Elbow "The Take Off And Landing Of Everything"

Comes a time in most band’s lives that experimentation is a given. After five studio albums and following on the heels of its dark Build a Rocket, Boys, U.K. band Elbow takes a slight turn in direction. Although the quintet gets songwriting credit as a unit, the music for The Take Off And Landing Off Everything was created separately before individual ideas were merged in the studio. On the advice of an Abbey Road engineer,  band members also recorded their parts separately, allowing more distinct artistic expression within the group. The resulting songs are brighter in nature than on its predecessor and offer divergent patterns from the band’s more recent signature sound.

Elbow has always had a penchant for the dramatic flair of strings and horns, but here those elements are tempered. Syncopated electronic beats and slinky organ are foundations for song that are stripped of their fleshy production, revealing the bones of vocal harmony and plucky guitar chords. Consider “Honey Sun” a track that distinguishes the space between the varied instruments and voices, delivering a sparse sensibility rarely heard in Elbow’s catalog of elegant elaborate production. The album’s tone is set by the sublime, subdued opener “This Blue World.” Its plaintive melody sails upon an ebb and flow of guitar, electronic keyboard, and tapped percussion. “My Sad Captains” is highlighted by a distant trumpet and church-like organ, while Guy Garvey’s voice, artfully seasoned, rumbles in harmony with his lone lead vocal.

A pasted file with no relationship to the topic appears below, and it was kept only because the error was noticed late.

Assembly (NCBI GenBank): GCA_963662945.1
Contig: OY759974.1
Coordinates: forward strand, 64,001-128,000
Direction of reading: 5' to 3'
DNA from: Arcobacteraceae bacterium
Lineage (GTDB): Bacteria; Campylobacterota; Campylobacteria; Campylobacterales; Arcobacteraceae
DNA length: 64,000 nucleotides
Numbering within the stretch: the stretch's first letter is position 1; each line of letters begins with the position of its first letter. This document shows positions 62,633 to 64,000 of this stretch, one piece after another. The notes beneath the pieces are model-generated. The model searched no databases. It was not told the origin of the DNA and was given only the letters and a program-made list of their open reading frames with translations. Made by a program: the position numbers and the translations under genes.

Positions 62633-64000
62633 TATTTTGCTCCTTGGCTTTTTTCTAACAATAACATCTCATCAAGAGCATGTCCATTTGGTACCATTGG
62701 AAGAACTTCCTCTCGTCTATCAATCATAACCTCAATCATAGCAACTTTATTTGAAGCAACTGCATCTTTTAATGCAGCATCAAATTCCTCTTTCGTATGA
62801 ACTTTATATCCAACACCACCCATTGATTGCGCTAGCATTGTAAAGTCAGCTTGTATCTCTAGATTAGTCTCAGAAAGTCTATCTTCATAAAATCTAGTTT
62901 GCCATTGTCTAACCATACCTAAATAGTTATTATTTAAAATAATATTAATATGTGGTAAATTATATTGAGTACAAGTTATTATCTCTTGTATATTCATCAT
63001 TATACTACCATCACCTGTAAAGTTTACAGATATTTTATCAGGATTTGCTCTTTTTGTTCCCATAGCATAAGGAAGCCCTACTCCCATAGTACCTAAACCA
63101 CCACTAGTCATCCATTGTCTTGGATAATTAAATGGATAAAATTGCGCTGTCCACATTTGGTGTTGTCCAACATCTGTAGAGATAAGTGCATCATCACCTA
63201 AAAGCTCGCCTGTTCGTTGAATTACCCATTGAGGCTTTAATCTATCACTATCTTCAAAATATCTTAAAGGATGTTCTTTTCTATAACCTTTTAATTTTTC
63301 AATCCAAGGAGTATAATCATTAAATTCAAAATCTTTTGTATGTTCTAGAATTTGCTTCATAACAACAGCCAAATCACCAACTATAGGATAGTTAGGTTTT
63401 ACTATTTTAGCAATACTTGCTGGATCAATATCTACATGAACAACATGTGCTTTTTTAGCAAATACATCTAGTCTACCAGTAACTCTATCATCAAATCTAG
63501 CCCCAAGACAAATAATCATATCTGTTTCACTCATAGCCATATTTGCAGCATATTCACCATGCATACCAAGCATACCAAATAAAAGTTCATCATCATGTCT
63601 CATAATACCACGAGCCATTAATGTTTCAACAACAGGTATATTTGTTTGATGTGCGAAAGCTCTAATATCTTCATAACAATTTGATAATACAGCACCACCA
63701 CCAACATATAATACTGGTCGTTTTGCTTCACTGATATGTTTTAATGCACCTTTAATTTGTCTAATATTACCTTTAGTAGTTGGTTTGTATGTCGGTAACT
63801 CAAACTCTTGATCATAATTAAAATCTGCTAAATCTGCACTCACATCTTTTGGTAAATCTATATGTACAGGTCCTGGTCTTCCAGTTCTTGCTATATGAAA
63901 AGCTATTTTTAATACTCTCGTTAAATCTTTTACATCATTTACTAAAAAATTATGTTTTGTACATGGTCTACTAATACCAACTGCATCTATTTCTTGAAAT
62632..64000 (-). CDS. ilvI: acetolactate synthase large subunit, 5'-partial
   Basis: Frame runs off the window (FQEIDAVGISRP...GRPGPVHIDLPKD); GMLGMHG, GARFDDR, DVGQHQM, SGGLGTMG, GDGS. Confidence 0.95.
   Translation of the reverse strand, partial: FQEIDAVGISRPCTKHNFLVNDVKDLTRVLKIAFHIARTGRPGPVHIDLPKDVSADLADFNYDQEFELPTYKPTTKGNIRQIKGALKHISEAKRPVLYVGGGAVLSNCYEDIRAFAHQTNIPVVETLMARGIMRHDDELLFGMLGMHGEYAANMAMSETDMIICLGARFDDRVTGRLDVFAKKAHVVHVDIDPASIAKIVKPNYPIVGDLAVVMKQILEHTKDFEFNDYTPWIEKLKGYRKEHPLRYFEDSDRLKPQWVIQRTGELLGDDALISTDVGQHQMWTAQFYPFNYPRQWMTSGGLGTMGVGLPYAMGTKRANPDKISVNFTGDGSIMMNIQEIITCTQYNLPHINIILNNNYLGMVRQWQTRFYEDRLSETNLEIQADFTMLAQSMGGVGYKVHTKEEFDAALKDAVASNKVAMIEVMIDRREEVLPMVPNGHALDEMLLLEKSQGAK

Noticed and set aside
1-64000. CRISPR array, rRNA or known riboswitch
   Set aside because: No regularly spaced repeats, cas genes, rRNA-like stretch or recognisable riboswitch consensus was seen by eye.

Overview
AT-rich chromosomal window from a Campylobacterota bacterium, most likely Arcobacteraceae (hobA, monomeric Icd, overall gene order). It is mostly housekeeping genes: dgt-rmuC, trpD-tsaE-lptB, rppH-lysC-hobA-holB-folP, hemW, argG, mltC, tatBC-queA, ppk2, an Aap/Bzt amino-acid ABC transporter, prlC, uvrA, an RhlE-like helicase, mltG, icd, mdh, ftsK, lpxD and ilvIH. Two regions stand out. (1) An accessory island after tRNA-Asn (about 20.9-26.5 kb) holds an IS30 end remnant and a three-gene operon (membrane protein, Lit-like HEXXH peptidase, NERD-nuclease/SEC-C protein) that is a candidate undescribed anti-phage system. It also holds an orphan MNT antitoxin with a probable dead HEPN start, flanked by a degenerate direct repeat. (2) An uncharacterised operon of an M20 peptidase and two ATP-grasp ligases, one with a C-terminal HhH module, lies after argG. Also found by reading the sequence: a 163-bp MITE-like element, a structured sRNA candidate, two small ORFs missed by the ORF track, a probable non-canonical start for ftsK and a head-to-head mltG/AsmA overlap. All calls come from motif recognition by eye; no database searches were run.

As the lone lyricist, Garvey plumbs the deepening emotional reservoirs that gather at the mouth of middle age. Broken relationships, lengthening friendships, and thoughts on mortality are reflected in his poetry. Many of the album’s songs grow out of his experience of living a bi-coastal lifestyle, ie, Manchester to Brooklyn. Flight, both its beginning and end, are used as metaphor for love and break-ups, life and death. For the single “New York Morning” Garvey directly lifted an entry from his diary. Written after a transatlantic night flight, a jet-lagged Garvey captures the spirit of the awakening city as he sit in The Moonstruck Café (named for the movie Moonstruck). “Fly Boy/Lunette” captures plane travel exhaustion and frustration with blaring saxophone, screechy guitar, and plunking bass.

As the band’s lone singer Garvey’s voice is central to every song. His tenor is rich but weathered at the edges, a warm familiar sound that is both comforting and authoritative. It’s this quality that makes him so apt at conveying wistful insights that balance between epiphany and resignation.

Rosemary Welsch (Afternoon Mix)